origin, the rights which their respective laws do
now or may hereafter grant to their nationals…’
(Art. 5(1) BC = national treatment)
Term of protection
Art. 7 BC
• ‘The term of protection [...] shall be the life
of the author and fifty years after his death.’
– in many countries: 70 years post mortem
• cinematographic works
– making available + 50 years (optional)
• anonymous or pseudonymous works
– making available + 50 years
• photographic works, works of applied art
– making of the work + 25 years (minimum)
Joint authorship (art. 7bis BC)
‘...also apply in the case of a work of joint
authorship, provided that the terms
measured from the death of the author
shall be calculated from the death of the
last surviving author.’
Photographic works (art. 9 WCT)
‘In respect of photographic works, the
Contracting Parties shall not apply the
provisions of Article 7(4) of the Berne
Convention.’
= regular term of protection instead of
making of the work + 25 years
Ownership
First ownership not harmonized
• Berne Convention refers to the
“author” without defining it
• standard solution: natural person
creating a work is the first owner
• national law may provide for other
rules in certain cases
– employer’s copyright
– work for hire doctrine
Application of general principles
‘Authors shall enjoy, in respect of works for which
they are protected under this Convention, in
countries of the Union other than the country of
origin, the rights which their respective laws do
now or may hereafter grant to their nationals…’
(Art. 5(1) BC = national treatment)
• lex loci protectionis vs. lex originis
• contractual choice of the applicable law
advisable
Transfer of ownership
first
ownership
assignment
possible?
Art. 6bis(1) BC
‘Independently of the author’s economic rights,
and even after the transfer of the said rights, the
author shall have the right to claim authorship of
the work and to object to any distortion, mutilation
or other modification of, or other derogatory
action in relation to, the said work…’
• waiver of moral rights in several national
systems (common law vs. civil law)
• contracts about the exercising of moral
rights null and void?
Impact on transfer of exploitation rights?
author
always keeps
moral rights
exploitation
rights may be
assignable
Dualistic vs.
monistic theory
EBS Law Term 2013
Intellectual Property Law
Copyright Law: Protection
Prof. Martin Senftleben
VU University Amsterdam
Bird & Bird, The Hague
Contents
• minimum rights
• the copyright balance
• use permitted by law
Minimum rights
Two branches of rights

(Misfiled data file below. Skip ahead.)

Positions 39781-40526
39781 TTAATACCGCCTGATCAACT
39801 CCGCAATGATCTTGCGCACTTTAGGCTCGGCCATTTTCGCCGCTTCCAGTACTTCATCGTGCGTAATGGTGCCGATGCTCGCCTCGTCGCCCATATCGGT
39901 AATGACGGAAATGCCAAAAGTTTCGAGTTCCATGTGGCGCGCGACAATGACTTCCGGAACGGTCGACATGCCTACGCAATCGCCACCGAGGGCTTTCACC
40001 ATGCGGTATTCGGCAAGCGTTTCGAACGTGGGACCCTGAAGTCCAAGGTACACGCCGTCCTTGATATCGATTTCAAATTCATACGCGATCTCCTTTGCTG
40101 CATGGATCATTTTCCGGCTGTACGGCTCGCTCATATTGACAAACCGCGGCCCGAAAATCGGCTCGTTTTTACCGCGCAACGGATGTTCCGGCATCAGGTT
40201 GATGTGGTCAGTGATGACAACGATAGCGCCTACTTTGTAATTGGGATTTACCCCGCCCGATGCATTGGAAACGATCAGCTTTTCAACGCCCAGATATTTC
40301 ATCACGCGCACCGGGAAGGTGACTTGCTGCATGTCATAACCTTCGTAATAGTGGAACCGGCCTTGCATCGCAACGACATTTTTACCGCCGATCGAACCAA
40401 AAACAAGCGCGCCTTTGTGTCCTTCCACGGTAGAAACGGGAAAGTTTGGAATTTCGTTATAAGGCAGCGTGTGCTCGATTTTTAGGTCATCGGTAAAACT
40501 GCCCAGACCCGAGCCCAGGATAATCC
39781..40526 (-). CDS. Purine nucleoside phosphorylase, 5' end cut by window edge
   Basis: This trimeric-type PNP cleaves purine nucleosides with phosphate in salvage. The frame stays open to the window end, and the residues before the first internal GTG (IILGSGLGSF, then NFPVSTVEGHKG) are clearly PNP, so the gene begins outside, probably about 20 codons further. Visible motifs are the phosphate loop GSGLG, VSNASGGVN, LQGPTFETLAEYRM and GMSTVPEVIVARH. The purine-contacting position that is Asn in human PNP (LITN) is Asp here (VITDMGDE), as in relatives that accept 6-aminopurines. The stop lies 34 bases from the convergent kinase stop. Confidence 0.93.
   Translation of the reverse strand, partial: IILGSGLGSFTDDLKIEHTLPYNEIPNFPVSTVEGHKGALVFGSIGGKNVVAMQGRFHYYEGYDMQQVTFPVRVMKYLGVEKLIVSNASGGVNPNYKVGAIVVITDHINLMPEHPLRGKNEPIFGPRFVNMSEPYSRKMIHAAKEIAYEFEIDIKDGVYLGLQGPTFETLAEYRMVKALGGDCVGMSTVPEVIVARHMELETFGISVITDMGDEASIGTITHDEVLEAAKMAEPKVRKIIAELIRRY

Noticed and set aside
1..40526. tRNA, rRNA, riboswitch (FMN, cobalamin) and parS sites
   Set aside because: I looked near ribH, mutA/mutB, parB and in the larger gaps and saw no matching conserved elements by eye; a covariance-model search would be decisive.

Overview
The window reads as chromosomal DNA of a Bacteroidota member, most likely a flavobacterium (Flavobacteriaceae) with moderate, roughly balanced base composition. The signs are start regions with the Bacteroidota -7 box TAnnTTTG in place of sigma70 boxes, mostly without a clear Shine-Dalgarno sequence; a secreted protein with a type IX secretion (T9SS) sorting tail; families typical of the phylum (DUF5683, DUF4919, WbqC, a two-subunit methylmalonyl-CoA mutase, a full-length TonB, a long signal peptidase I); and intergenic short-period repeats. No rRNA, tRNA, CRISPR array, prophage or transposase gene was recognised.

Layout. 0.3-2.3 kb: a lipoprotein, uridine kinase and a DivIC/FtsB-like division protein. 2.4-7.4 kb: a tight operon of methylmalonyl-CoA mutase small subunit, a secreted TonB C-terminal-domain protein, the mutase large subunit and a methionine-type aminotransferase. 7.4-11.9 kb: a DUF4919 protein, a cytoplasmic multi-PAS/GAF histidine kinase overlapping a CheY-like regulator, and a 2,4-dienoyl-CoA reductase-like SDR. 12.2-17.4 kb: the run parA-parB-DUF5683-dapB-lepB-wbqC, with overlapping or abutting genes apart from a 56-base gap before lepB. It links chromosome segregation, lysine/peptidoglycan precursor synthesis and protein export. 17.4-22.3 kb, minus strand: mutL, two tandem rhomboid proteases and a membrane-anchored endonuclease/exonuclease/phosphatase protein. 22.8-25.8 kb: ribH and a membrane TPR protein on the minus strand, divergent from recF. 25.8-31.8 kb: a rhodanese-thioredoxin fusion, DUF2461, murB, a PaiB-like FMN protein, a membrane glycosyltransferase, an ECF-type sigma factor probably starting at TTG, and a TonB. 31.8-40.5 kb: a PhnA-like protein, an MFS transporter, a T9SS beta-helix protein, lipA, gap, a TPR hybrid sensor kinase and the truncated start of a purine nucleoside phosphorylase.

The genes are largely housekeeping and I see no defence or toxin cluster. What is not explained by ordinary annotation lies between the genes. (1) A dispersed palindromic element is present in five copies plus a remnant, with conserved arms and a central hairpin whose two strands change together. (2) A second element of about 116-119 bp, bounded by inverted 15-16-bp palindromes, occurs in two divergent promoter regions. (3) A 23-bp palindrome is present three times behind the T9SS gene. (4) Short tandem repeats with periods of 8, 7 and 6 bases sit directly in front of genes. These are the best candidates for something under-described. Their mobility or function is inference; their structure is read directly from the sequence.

exploitation rights
moral rights
• general right of
reproduction
(art. 9(2) BC)
• claim authorship
• general right of
communication
to the public
(art. 8 WCT)
• object to any
distortion, mutilation,
modification or other
derogatory action
(art. 6bis BC)
Art. 9 BC: Reproduction
‘Authors of literary and artistic works
protected by this Convention shall have
the exclusive right of authorizing the
reproduction of these works, in any
manner or form.’ (para. 1)
‘Any sound or visual recording shall be
considered as a reproduction for the
purposes of this Convention.’ (para. 3)
Public performance rights
• public performance (art. 11(1)(i) BC)
• public recitation (art. 11ter(1)(i) BC)
• public communication by loudspeaker
(art. 11bis(1)(iii) BC)
• standard constellation:
– fixed place, fixed time
Right of communication to the public
Arts. 11(1)(ii),
11bis(1)(i) and (ii),
11ter(1)(ii), 14(1)(ii),
14bis(1) BC
Art. 8 WCT
Art. 8 WCT: Communication to the public
‘…the exclusive right of authorizing any
communication to the public of their works,
by wire or wireless means…’
• standard constellation:
– flexible place, fixed time
– example: broadcasting (art. 11bis BC)
Art. 8 WCT: Communication to the public
‘…including the making available to the public
of their works in such a way that members of
the public may access these works from a
place and at a time individually chosen by
them.’
• making available online:
– flexible place, flexible time
Further examples of rights…
• translation (art. 8 BC)
• adaptation (art. 12 BC)
• cinematographic adaptation, reproduction,
distribution, public performance and public
communication (art. 14 BC)
• right to an interest in resales
(‘droit de suite’, art. 14ter BC)
Right of distribution (art. 6(1) WCT)
‘Authors of literary and artistic works shall
enjoy the exclusive right of authorizing the
making available to the public of the original
and copies of their works through sale or
other transfer of ownership.’
But: exhaustion of the right after the first sale
is left to the discretion of Contracting Parties
(art. 6(2) WCT)
Right of rental (art. 7(1) WCT)